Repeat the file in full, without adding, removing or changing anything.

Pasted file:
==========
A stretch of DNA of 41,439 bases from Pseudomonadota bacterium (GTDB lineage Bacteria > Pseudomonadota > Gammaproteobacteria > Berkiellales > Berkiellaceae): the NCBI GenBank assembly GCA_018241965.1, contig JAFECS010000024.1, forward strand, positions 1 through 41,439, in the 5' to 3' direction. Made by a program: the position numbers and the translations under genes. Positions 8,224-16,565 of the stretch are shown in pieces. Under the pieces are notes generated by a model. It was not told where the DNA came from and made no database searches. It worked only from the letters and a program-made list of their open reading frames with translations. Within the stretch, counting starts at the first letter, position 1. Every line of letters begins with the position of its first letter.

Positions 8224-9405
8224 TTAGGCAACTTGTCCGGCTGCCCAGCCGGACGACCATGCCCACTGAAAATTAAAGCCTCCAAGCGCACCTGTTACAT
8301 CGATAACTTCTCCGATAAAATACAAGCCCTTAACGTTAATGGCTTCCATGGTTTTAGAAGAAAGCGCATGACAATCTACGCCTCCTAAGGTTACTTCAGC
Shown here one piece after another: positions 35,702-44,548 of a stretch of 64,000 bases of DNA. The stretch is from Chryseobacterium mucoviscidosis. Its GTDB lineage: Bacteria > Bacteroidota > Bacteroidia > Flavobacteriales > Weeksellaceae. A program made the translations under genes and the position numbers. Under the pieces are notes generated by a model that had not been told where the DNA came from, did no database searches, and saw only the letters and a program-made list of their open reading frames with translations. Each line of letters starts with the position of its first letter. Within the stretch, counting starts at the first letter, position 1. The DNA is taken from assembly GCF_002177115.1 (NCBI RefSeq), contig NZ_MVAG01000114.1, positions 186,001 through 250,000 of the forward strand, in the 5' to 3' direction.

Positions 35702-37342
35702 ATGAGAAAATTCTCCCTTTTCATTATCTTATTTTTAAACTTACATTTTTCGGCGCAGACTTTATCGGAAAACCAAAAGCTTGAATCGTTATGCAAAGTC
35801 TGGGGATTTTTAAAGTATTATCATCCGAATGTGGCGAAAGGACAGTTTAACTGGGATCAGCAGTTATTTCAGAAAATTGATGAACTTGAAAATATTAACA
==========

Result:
A stretch of DNA of 41,439 bases from Pseudomonadota bacterium (GTDB lineage Bacteria > Pseudomonadota > Gammaproteobacteria > Berkiellales > Berkiellaceae): the NCBI GenBank assembly GCA_018241965.1, contig JAFECS010000024.1, forward strand, positions 1 through 41,439, in the 5' to 3' direction. Made by a program: the position numbers and the translations under genes. Positions 8,224-16,565 of the stretch are shown in pieces. Under the pieces are notes generated by a model. It was not told where the DNA came from and made no database searches. It worked only from the letters and a program-made list of their open reading frames with translations. Within the stretch, counting starts at the first letter, position 1. Every line of letters begins with the position of its first letter.

Positions 8224-9405
8224 TTAGGCAACTTGTCCGGCTGCCCAGCCGGACGACCATGCCCACTGAAAATTAAAGCCTCCAAGCGCACCTGTTACAT
8301 CGATAACTTCTCCGATAAAATACAAGCCCTTAACGTTAATGGCTTCCATGGTTTTAGAAGAAAGCGCATGACAATCTACGCCTCCTAAGGTTACTTCAGC
Shown here one piece after another: positions 35,702-44,548 of a stretch of 64,000 bases of DNA. The stretch is from Chryseobacterium mucoviscidosis. Its GTDB lineage: Bacteria > Bacteroidota > Bacteroidia > Flavobacteriales > Weeksellaceae. A program made the translations under genes and the position numbers. Under the pieces are notes generated by a model that had not been told where the DNA came from, did no database searches, and saw only the letters and a program-made list of their open reading frames with translations. Each line of letters starts with the position of its first letter. Within the stretch, counting starts at the first letter, position 1. The DNA is taken from assembly GCF_002177115.1 (NCBI RefSeq), contig NZ_MVAG01000114.1, positions 186,001 through 250,000 of the forward strand, in the 5' to 3' direction.

Positions 35702-37342
35702 ATGAGAAAATTCTCCCTTTTCATTATCTTATTTTTAAACTTACATTTTTCGGCGCAGACTTTATCGGAAAACCAAAAGCTTGAATCGTTATGCAAAGTC
35801 TGGGGATTTTTAAAGTATTATCATCCGAATGTGGCGAAAGGACAGTTTAACTGGGATCAGCAGTTATTTCAGAAAATTGATGAACTTGAAAATATTAACA